With a shortage of industry and workshop space in many areas of the country, Colliers International Tim Davies spoke to Farmers Guardian about how sheds can become the new agricultural crop.
Surplus agricultural buildings can provide a diversification opportunity for farmers, with industrial and distribution space in demand across many areas of the country.
Tim Davies, head of the South West and Wales for commercial property specialist Colliers International, says the key is to identify locations where there was ‘pent up demand’ for industry or workshop space as this will be the real driver.
“Remote locations are unlikely to be as attractive, whereas conversely farms which are close to urban areas are likely to have lots of potential,” he says.
Mr Davies highlights the south west of England, with industrial and distribution space at an ‘all-time’ low in many parts of the region. He adds it is ‘significantly lacking’ in rural locations.
He believes it will become an even greater opportunity as farmers look for more options to diversify their incomes after Brexit.
He is expecting an increase in enquiries from farmers considering converting buildings for industry uses or storage as the date for withdrawal of EU Common Agricultural Policy subsidies draws nearer.
“Farmers who have large, under-used barns or other agricultural buildings are often in an ideal position to diversify into commercial property, or ‘sheds’ as industrial warehouses are known,” he says.
“The rise of e-commerce has created unprecedented demand in recent years for warehouse and distribution space, and has resulted in a chronic shortage of industrial space in parts of the South West.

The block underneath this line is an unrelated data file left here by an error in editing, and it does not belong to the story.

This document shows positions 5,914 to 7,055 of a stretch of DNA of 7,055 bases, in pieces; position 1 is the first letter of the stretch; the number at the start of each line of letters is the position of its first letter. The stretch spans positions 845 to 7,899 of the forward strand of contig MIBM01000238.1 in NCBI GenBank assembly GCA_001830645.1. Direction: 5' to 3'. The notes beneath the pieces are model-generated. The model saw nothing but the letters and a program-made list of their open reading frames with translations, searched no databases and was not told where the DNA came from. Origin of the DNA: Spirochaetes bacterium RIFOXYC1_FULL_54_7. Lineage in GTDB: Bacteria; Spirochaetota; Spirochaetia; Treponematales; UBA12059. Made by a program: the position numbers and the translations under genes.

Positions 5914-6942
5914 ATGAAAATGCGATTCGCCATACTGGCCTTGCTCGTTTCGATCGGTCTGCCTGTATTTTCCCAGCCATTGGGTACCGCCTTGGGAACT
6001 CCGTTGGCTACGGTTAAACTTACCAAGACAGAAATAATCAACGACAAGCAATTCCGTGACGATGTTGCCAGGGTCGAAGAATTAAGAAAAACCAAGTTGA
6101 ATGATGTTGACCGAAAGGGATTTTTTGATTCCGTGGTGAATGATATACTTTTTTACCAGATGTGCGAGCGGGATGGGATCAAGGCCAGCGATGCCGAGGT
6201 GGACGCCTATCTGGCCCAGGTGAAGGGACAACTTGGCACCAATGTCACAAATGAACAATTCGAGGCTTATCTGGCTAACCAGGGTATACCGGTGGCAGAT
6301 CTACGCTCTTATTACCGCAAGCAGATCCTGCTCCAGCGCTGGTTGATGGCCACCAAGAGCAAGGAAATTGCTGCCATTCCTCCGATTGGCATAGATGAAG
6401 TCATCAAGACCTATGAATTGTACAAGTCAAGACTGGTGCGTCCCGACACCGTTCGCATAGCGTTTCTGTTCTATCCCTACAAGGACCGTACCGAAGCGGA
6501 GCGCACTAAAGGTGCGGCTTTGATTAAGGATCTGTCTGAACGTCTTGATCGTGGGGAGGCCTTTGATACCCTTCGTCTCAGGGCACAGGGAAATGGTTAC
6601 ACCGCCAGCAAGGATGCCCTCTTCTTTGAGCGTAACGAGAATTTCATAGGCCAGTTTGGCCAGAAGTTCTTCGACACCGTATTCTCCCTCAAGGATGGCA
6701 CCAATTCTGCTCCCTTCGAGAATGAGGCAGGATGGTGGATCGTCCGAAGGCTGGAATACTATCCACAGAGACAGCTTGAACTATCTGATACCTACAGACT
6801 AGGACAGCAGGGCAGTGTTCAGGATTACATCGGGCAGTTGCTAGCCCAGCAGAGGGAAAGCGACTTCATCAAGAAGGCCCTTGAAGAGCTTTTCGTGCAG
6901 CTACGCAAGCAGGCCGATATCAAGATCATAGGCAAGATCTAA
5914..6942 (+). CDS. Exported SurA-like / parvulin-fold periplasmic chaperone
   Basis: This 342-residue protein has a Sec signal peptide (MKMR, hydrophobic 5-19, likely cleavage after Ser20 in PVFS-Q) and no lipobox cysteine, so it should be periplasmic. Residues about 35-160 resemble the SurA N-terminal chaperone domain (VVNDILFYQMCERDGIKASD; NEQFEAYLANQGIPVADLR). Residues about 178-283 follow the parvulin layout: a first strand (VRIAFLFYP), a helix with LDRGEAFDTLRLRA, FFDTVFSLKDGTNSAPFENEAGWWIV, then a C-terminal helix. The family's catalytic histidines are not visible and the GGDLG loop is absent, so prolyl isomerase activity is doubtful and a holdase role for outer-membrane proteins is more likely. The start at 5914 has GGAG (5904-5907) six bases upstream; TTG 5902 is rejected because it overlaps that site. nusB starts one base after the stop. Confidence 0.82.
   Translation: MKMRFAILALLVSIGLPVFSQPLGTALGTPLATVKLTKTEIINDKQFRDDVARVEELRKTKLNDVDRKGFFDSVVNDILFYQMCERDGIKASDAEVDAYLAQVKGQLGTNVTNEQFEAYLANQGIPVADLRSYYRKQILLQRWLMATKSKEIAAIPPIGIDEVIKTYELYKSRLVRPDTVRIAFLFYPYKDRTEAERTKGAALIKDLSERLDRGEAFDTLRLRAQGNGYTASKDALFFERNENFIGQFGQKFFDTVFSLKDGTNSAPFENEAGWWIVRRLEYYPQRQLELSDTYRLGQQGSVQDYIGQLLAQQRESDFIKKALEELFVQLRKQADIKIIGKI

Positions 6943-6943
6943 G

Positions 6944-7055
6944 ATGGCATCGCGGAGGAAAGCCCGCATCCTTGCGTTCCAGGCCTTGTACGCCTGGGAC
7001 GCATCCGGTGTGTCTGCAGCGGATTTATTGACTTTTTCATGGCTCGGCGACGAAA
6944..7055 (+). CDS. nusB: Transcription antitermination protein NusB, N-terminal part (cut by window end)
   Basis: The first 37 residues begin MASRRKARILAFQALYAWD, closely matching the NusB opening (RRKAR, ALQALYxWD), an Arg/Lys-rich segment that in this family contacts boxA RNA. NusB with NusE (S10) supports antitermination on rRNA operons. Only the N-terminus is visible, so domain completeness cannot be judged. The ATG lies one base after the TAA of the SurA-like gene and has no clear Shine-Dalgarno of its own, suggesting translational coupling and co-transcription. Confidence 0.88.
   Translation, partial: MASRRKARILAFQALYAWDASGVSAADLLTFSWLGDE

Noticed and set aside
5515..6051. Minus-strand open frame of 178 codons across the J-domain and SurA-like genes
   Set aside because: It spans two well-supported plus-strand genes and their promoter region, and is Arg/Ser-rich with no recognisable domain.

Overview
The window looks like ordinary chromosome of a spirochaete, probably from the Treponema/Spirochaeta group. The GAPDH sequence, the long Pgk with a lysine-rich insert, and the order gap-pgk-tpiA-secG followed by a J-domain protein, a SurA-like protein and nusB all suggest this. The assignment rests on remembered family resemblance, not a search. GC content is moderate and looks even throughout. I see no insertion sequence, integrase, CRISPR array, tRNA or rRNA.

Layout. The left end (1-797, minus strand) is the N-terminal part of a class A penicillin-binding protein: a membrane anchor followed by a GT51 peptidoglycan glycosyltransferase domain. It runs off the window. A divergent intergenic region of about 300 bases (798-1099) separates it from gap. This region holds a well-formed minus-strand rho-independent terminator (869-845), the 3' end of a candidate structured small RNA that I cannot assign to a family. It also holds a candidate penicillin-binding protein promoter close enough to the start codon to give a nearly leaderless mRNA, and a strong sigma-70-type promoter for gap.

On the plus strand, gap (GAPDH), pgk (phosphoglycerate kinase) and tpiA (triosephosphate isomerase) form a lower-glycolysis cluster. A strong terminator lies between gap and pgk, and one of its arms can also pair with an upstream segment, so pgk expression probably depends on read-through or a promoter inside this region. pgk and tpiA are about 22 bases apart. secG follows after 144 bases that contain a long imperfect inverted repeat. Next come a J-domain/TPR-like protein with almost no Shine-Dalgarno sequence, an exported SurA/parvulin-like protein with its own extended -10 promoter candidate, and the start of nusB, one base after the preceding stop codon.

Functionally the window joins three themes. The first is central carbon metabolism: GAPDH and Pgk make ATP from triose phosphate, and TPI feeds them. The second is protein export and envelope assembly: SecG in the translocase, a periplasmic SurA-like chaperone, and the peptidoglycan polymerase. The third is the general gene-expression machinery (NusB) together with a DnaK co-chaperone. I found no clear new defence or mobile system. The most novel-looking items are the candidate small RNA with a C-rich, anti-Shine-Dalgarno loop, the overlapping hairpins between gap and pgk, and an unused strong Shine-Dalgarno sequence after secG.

“Often farmers have large surplus agricultural buildings on their land, or have space on their land which could accommodate large commercial premises. In both scenarios, subject to planning permission, this can present an opportunity to diversify.”
He says these assets can be leased out, rather than sold, and will remain in family ownership and can be managed so farmers can ‘get on with the running of their farms.
Mr Davies says: “This is something which can be done for a comparatively low initial investment compared to other types of diversification, and even with low rents there will be a good return, with yields as high as 10 per cent and even up to 20 per cent in some cases.
“There is also an added dimension in that the extensive roof areas of warehouses can in some cases lend themselves to hosting solar panels, subject to planning permission, thereby augmenting opportunities for new income streams.”
“Farms with good access to main roads and motorways will be at a particular advantage for attracting industrial users because of their strategic location, but the shortage of industrial space in some parts of the South West is such that even less accessible sites will attract demand from potential users,” he said.
Mr Davies added that under planning regulations, Class R allows a change in the use of buildings to uses such as B1 Business and B8 Storage and distribution, as well as other use classes.
Permitted Development Rights only allow for change of use, so a planning application would be required for building works.
He advises farmers who have some redundant buildings they think may be suitable to seek advice from a qualified surveyor to establish how viable a conversion is.
“They will be able to give advice about demand but also the likely cost of works to make the property appealing to an occupier.”